Todd McFarlane rose to comic book superstardom in the late eighties with his work on Amazing Spider-Man. His artwork redefined that character and that world, allowing him to take over a new Spider-Man series as both writer and artist. He also co-created maybe the most popular Spider-Man character second to the hero himself, Venom. The success of that proved McFarlane to be a major storyteller, not just a top-tier artist. In the early nineties, he left Marvel along with several co-creators to create Image Comics—a company that to this day remains one of the very best for creator-owned content.
It was there at his new home, allowed to work on his own projects and characters, that McFarlane would launch his masterpiece. Spawn is a compelling story. It immediately draws readers in with the concept: a soldier is killed and sent to Hell, where he makes a deal with a demon to see his wife one more time. But he gets completely fucked over. He looks hideous, his wife has been remarried to his best friend and has a child he couldn’t give her. He’s been drafted into a war he wanted no part in, as he’s being primed to lead Hell’s army as a general in the war against Heaven.
Demons, monsters, supernatural revenge, it was the perfect way to introduce young horror fans to comics. But when you take Spawn as a series and boil it down to its essence, it is representative of everything that was going on in comics as a whole in the nineties. Everything was darker, everything was about edge and grit and being extreme. For many properties, it didn’t work. Not everything needed that level of grit. As successful as Death of Superman was, it was a huge departure from the traditions of that character.
Then along comes Spawn, a book that is designed from the ground up to fit within that world. It’s dark and moody because that’s the tragic world this character comes from. It has all of the gunsploitation of any comic of that era, but it makes sense because Spawn was a trained killer and that’s the previous life that still haunts him. It’s set very much in a post-Goodfellas climate rife with mob storylines, but these stories also weave in killer Russian cyborgs.
It is harsh, it is dark, but it succeeds where other comics of the time failed because it is designed from its inception to be all of those things. That’s where Spawn ultimately succeeds.
Strangely enough, Spawn is also a book about Hell that doesn’t drag the reader down with Biblical mythology. Yes, Malebogia hails from those texts, but that’s not crucial to the story because we’re coming at it from an outsider’s perspective. To Spawn, he might as well just be the Devil. In fact, the treatment of Heaven and Hell in Spawn is one of my favorite things about the comic, looking back on it. It is so cynical, but it’s cynical in a way that still allows the reader to be entertained.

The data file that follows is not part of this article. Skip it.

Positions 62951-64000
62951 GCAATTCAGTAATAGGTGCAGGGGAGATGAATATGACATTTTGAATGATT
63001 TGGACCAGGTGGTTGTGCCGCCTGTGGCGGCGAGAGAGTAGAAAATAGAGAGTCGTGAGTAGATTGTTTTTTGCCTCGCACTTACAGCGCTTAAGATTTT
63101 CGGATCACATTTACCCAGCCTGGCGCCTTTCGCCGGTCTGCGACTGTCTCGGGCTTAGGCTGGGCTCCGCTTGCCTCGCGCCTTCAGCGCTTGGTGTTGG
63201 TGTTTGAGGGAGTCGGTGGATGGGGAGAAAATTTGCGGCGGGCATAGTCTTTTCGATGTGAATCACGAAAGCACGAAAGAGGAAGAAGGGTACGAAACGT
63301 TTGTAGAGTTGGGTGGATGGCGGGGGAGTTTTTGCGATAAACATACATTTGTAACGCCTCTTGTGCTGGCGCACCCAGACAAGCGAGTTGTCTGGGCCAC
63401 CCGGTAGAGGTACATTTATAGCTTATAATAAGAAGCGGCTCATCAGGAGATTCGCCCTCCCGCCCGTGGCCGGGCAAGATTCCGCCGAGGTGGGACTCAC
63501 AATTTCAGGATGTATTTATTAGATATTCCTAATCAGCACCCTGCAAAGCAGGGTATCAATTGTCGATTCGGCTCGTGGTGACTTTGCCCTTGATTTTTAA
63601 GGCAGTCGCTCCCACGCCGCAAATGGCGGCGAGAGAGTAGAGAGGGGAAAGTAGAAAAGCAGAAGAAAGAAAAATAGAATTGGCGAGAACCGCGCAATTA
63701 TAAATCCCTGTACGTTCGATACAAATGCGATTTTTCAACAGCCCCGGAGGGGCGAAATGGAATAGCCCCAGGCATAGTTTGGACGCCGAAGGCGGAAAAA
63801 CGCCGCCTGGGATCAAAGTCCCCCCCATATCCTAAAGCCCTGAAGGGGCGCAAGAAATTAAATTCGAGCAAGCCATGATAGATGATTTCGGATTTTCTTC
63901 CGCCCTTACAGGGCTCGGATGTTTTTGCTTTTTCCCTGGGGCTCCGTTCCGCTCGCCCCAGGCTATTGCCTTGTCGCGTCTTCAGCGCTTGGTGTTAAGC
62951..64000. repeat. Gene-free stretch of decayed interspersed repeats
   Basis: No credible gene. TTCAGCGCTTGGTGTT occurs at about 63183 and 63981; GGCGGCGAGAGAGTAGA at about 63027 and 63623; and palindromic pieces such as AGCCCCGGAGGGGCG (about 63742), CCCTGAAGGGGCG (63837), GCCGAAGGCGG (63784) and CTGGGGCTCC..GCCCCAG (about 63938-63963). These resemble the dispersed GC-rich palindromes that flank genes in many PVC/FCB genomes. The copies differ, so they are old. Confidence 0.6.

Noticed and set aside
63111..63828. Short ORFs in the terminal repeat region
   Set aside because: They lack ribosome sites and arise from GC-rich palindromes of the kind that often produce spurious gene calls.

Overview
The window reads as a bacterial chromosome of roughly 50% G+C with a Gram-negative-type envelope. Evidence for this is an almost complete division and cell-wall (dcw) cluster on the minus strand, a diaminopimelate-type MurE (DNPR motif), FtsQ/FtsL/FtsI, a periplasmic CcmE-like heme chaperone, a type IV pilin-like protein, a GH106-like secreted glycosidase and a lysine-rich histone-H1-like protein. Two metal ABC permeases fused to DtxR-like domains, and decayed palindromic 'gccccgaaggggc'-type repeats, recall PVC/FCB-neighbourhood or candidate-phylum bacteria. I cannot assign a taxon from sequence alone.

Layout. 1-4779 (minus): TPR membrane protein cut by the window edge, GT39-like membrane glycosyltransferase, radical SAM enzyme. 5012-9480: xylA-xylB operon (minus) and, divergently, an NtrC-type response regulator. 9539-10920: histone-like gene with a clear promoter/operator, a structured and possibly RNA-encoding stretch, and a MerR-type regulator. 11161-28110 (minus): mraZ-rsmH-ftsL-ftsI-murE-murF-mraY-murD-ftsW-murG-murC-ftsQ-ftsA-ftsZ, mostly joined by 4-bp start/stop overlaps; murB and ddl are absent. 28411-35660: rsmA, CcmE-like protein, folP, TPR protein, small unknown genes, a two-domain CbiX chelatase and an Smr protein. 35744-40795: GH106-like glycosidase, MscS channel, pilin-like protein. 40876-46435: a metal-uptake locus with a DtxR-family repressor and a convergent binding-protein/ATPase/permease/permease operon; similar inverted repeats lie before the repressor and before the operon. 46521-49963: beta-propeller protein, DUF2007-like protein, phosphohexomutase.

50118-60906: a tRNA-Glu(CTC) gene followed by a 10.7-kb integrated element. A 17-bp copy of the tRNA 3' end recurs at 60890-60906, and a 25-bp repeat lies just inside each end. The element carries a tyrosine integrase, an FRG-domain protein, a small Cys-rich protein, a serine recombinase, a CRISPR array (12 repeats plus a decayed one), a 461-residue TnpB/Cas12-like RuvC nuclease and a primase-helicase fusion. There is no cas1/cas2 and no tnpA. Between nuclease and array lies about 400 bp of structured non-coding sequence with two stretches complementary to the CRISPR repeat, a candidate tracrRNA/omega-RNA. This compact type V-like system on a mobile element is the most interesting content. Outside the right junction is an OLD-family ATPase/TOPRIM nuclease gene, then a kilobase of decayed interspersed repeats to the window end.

It weaves together a world where murderers can go to Heaven, good people can go to Hell, and the person who manipulated Al Simmons/Spawn and signed off on his death can be selected as an elite soldier for the side of Heaven. In Spawn, Heaven and Hell have nothing to do with whether or not a person was bad or good. It’s completely bureaucratic. It’s about numbers, about rank, each side trying to outdo the other. Neither Hell nor Heaven is necessarily more evil than the other.
The fact that Spawn was tailor-made to be the ultimate comic for the 1990s is only proven by the massive pop culture phenomenon it became. For a time, this independent book, not based on a Marvel or DC property, became the #1 comic in the world. People reacted to it in a huge way. It had everything people wanted at the time, with a character that fit the model they were looking for, with a look and style that they hadn’t seen before.
People tend to wonder why the comic book boom didn’t start until 2000, why their was that gap after Batman where old pulp stories like The Shadow, The Phantom and Zorro were adapted instead. And the primary reason, as far as I can tell, is reflected in the comics of the era. People didn’t want superheroes in the nineties, for the most part. They wanted antiheroes. Spawn was the perfect character for that time. He catered to all of those interests and hit every button.
Unlike many mainstream comics of the time, which introduce a hero and carry them from specific arc to specific arc, Spawn made it clear that it was building toward something from its very first issue. The importance of that can’t be understated, because it gave readers a reason to be invested for the long haul. When we’re introduced to Spawn, he has no idea who he is and we piece together his backstory and how badly he’s been screwed over little by little. We as readers want what he wants: revenge.
Spawn is a revenge story intricately told over the course of a hundred issues, with side-stories and new arcs introduced, but always focusing on Spawn’s journey toward understanding his own power and coming to terms with what he’s become so that he can finally face Malebogia once and for all and earn his freedom. That’s why, in some ways, Spawn never bounced back after that first hundred issues. It kept going after it had already come to a strong and poignant resolution.
More than that, though, the very fact that Spawn was such a perfect hero for the nineties has to be the primary reason for his waning success in the 2000s. Even the massively successful toy series couldn’t survive. Eventually, people sort of forgot about the character. Now, people are rediscovering the fun-but-flawed movie, they’re rediscovering the comics and the astonishingly good animated series. At this point, Spawn has come full circle to being a totem of nostalgia. There’s an inkling of appetite to see this character again, and if anything has the chance to reignite that worldwide success, it’s the upcoming Blumhouse film. But on that, we’ll just have to wait and see.